“I always believed in leaving something better then you found it,” said McCarty. “I can honestly say of all the places I’ve dealt with, I’ve tried to leave it much better.”

She recalls her first few years in Glen Rose when the student population was much lower than it is now, but during that time as GRISD dealt with growing pangs and changes in state mandates, McCarty believes students are better poised to succeed.

“I feel that for a small school district such as ours, our children do exemplary things around the world once they graduate,” said McCarty. “We’ve got kids that have been presidents of national associations, and I was fortunate to have helped National Merit Scholars. Overall, the majority of our students have done something good with their lives.”

Not to pride herself, McCarty feels she has made a lasting impact on students. Several accomplishments include the establishment of a scholarship program for students.

In its humble beginnings, less than $1,000 was awarded to graduating seniors, but after a few years and McCarty’s hard work, the program has grown to where more than $2 million in scholarships and funding are awarded each year to those GRHS students looking to further their education.

“I’m also proud of how many students were successful in getting their diplomas at the alternative school - that meant a lot to me,” said McCarty. “It’s always been my thought to provide an education because kids at a minimum would have a high school diploma to become a productive citizen.”

Lastly, McCarty says she’s proud to have led a caring and dedicated faculty at the Intermediate school.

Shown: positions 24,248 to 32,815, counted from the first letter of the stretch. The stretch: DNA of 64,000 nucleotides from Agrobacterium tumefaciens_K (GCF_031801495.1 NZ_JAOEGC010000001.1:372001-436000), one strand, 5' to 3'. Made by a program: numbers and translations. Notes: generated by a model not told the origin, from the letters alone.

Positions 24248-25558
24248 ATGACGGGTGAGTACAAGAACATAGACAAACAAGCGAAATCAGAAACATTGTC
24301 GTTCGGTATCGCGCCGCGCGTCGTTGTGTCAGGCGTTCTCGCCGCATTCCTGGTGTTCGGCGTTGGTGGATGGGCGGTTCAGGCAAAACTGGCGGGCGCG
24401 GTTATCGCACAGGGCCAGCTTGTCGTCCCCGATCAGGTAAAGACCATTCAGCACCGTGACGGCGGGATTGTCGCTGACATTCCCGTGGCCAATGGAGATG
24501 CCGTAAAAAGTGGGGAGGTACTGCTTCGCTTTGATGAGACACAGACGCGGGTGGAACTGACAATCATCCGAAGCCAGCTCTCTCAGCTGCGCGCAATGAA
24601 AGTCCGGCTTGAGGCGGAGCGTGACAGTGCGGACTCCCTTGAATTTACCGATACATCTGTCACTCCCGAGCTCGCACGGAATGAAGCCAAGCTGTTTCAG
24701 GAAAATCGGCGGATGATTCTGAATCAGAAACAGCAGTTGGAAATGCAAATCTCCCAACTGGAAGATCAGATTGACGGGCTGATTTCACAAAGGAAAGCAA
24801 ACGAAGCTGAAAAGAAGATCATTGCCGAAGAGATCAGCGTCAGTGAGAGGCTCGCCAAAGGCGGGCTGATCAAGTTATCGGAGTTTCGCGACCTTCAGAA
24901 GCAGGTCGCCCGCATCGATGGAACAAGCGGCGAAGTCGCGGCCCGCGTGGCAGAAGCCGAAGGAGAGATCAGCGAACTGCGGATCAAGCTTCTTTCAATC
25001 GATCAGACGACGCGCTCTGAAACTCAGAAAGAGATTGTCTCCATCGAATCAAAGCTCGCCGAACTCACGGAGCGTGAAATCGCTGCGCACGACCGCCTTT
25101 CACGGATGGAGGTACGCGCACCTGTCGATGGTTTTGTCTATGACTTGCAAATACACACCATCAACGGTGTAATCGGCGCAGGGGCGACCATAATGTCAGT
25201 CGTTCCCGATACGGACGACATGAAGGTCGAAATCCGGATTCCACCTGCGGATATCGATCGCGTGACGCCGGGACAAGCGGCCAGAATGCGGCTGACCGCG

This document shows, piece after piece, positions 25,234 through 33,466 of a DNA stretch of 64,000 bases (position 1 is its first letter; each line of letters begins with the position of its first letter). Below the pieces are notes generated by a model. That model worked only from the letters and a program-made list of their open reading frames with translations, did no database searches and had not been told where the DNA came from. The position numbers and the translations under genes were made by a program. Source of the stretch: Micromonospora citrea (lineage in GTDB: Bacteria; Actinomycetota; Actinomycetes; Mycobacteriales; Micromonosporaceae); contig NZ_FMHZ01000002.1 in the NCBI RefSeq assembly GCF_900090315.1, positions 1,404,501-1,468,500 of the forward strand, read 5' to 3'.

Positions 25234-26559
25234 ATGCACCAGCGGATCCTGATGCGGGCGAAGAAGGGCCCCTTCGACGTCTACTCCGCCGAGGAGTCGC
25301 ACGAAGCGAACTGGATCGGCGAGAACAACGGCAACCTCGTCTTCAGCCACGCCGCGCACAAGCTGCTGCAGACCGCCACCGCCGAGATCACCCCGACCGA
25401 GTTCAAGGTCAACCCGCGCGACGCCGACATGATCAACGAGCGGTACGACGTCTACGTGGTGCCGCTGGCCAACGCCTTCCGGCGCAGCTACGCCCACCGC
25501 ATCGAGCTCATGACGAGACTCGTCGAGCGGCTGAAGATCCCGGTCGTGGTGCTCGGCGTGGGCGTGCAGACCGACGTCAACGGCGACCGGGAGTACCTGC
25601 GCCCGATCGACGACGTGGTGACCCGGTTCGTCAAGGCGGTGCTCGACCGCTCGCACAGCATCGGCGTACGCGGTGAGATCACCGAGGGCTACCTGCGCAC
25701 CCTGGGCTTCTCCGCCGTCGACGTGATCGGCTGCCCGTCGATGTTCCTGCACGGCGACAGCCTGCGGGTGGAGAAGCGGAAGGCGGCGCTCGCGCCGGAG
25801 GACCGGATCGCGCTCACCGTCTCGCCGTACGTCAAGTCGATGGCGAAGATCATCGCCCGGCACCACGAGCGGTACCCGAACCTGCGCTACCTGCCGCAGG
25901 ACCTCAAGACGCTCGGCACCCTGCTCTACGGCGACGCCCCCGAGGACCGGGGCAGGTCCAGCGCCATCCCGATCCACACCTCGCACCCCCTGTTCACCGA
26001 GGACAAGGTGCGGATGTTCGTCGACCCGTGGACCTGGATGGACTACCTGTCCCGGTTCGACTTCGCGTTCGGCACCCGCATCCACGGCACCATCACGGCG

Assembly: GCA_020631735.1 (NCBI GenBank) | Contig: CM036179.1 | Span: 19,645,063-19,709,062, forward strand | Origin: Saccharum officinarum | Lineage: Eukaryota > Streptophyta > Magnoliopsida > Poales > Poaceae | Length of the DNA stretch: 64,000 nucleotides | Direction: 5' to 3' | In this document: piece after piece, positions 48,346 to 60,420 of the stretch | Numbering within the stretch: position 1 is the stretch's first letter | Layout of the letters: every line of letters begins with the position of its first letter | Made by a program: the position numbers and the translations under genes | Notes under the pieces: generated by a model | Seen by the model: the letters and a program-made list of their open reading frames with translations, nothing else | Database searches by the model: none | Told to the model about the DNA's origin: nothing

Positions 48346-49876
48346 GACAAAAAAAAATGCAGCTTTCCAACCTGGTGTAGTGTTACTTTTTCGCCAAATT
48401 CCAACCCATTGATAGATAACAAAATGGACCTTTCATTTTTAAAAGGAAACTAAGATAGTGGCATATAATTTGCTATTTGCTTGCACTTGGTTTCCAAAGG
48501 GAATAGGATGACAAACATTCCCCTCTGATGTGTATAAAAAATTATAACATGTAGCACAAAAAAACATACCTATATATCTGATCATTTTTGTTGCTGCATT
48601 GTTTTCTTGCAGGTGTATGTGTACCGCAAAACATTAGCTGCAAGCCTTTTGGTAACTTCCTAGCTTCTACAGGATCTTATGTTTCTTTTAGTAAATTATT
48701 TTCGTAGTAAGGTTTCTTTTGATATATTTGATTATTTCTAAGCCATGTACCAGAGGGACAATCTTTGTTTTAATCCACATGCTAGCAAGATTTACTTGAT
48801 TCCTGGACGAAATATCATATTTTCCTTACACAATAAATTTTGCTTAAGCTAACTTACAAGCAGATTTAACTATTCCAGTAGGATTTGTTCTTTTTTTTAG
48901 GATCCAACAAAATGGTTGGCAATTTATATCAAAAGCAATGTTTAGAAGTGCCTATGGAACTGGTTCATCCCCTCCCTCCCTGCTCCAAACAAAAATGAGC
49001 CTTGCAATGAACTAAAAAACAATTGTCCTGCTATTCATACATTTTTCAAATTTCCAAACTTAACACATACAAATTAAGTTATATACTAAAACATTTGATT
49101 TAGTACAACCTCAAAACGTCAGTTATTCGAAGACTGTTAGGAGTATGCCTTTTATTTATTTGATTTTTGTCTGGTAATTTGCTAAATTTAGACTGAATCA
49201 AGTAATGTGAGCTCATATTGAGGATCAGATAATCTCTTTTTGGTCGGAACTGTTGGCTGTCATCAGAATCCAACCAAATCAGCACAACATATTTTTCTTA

“They are just terrific, and of course the kids, to see how successful they’ve been over the years,” said McCarty. “We don’t have many discipline problems here and you know, the teachers have made that all happen.”

She also recognizes the fact that many of her current students are children of former students she advised at GRHS.

Her proudest moment, occurred just weeks ago McCarty says. After six years of working with Leta Yocham, the Intermediate school’s ESL teacher, to boost participation and involvement with the Hispanic students and their parents, McCarty says the results were astounding.

“Our cafeteria was just packed!,” she said proudly. “The work that all these teachers and parents have done is very rewarding, giving an opportunity to see that all of our students are being academically successful. That’s what we say, but we’re actually showing it - the data will prove it.”

Upon her retirement, she and husband Dan, plan to travel - something either of their careers didn’t allow too much of.

“We’ve already got trips planned for Florida, Port Aransas and other places we never had time for,” said McCarty. “Dan, you know, it was hard for him to leave work. We had a commitment to our jobs and I never did feel like I could do that (vacation).”

Superintendent Wayne Rotan complimented McCarty, saying “she has made an outstanding contribution to the students of Glen Rose ISD and we will certainly miss her leadership.”

“She has spent many years with us, a total of 28, and has affected the lives of many, many students,” Rotan said. “We’ll certainly miss what she has brought to the district and the Intermediate campus, which has flourished the past few years under her leadership. She’s definitely been a big part of the success of the district.”

The public, wanting to express well-wishes to McCarty prior to her retirement, will have the opportunity to come by the Intermediate school’s library on Tuesday, May 20 for a come-and-go reception honoring the principal and two other teachers who will retire this year, including Kathy Pruitt and Pat Hanks.

All three retiring educators will be available for the public to greet from 3:30 to 5 p.m. Light refreshments will be served at the reception.